- H-1B Cap Issues
- H-1B Cap Exemptions
- Timing Issues for Cap-Subject H-1B Visas
- Legal Help from an Experienced H-1B Lawyer
- Tips for Collecting Evidence of Extraordinary Ability
- Building Your Case for Extraordinary Ability
H-1B Visas & The H-1B Cap
What is an H-1B?
A U.S. employer can sponsor a foreign worker for H-1B status based on an offer of employment in a “professional specialty occupation” to any worker who holds an appropriate degree for the job offered, or a combination of education and progressive work experience in the specialty equivalent to the relevant degree.
A “professional specialty occupation” is defined by regulation as one that requires at least a 4-year Bachelor’s degree in an academic field directly related to the job duties, or its equivalent through education and experience combined, as a baseline minimum for entry-level employment in that occupation. To qualify as an H-1B position, that related-degree requirement must normally apply both to the occupation in general, and also to the specific position offered by the sponsoring employer. Examples of jobs that normally require a directly-related Bachelor’s or higher degree as a minimum for entry-level employment in the professional occupation across all industries and types of employers include engineers, graphic designers & financial analysts. Examples of jobs that clearly do NOT qualify for H-1B classification include real estate brokers, and sales positions across all industries. A compensation package that includes commissions is a dead giveaway that it is not an H-1B job.
Degree Equivalency: Foreign degrees must be evaluated by a U.S.-based credentials evaluation service to determine whether they are equivalent to a U.S. bachelor’s degree or higher. Work experience in the field in lieu of higher education is evaluated at 3:1, i.e. 3 years of full-time work in progressively responsible positions is deemed equivalent to one year of college education. Where work experience is substituted for some or all formal education, an equivalency evaluation acceptable for H-1B purposes may not be accepted for immigrant visa purposes.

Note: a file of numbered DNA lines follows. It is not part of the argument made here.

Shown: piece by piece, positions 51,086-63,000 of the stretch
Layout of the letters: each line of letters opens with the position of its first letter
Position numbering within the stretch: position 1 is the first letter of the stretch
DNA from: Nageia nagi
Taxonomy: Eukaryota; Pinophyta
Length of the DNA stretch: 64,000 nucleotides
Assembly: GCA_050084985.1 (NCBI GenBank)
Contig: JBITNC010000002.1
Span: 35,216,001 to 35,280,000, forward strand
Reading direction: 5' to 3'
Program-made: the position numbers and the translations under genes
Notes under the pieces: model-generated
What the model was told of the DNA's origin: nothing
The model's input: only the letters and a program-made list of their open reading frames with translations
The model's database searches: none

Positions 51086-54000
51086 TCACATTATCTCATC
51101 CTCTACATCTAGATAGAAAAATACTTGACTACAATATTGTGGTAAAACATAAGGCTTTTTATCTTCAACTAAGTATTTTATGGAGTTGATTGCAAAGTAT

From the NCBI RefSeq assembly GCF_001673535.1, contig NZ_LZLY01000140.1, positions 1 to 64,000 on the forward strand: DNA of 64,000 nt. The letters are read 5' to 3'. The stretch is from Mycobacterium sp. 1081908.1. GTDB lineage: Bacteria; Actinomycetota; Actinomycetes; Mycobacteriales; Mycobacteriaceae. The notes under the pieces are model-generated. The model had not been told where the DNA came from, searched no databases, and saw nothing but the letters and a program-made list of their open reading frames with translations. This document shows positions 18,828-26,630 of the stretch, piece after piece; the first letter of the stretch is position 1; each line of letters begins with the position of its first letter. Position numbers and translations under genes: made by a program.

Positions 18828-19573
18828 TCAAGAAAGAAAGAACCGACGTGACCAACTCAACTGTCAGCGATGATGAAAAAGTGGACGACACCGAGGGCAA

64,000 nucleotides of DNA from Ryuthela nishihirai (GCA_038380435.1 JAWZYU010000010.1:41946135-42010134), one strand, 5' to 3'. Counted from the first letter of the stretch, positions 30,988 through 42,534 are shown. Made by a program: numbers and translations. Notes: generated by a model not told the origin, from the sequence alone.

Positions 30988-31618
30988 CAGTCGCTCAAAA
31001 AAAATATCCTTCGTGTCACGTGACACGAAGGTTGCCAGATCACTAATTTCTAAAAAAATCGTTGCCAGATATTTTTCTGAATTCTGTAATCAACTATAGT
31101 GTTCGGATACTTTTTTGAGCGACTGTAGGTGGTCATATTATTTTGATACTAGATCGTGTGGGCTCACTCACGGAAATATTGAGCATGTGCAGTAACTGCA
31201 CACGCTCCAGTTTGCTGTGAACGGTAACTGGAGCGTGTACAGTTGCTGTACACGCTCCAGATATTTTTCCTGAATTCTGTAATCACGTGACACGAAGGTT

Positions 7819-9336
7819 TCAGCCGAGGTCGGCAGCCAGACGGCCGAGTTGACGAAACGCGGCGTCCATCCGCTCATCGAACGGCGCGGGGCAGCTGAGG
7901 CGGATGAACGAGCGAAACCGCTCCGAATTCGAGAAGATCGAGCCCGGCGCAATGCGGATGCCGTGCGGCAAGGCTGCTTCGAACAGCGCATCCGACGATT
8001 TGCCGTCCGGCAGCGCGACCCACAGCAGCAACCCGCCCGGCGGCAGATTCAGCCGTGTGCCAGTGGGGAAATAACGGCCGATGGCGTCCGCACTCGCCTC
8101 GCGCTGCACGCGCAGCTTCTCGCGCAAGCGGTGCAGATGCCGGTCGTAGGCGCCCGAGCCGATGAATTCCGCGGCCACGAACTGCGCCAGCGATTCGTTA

The employer must offer a wage to the professional worker at or above the prevailing wage for U.S. workers employed in that geographic area in similar jobs. The appropriateness of the wage to the offered job and location must be confirmed with the Department of Labor through the filing of a Labor Condition Application.
**For any visa category that requires an LCA (H-1B, H-1B1, E-3), it is critical for the US employer to pay the legal fees and expenses, and must not seek to recoup them from the worker via salary deduction or otherwise. Payment of legal costs by the sponsored worker is deemed an indicator of fraud by USCIS, and the Department of Labor will deem such amounts subtracted from the actual salary, which will reduce the salary below the wage amount stated on the LCA, and this can lead to fines and other violations, up to & including debarment from the program.
The professional worker cannot be an independent contractor! All H-1B, H-1B1, and E-3 workers in professional specialty occupations must be paid the offered wage as a salaried W-2 employee, with all payroll taxes withheld: any amounts paid as commission, discretionary bonus, reimbursed expenses, or non-employee compensation do not count toward satisfying the wage obligation, per Department of Labor regulations.
Any questions about whether a job offer is in a professional specialty occupation, or whether the worker’s education is sufficiently related to the nature of the offered job, should be discussed with counsel on a case-by-case basis.
More H-1B Cap Information:
Have more questions about H-1B visas? Contact Karin Wolman for a consultation today!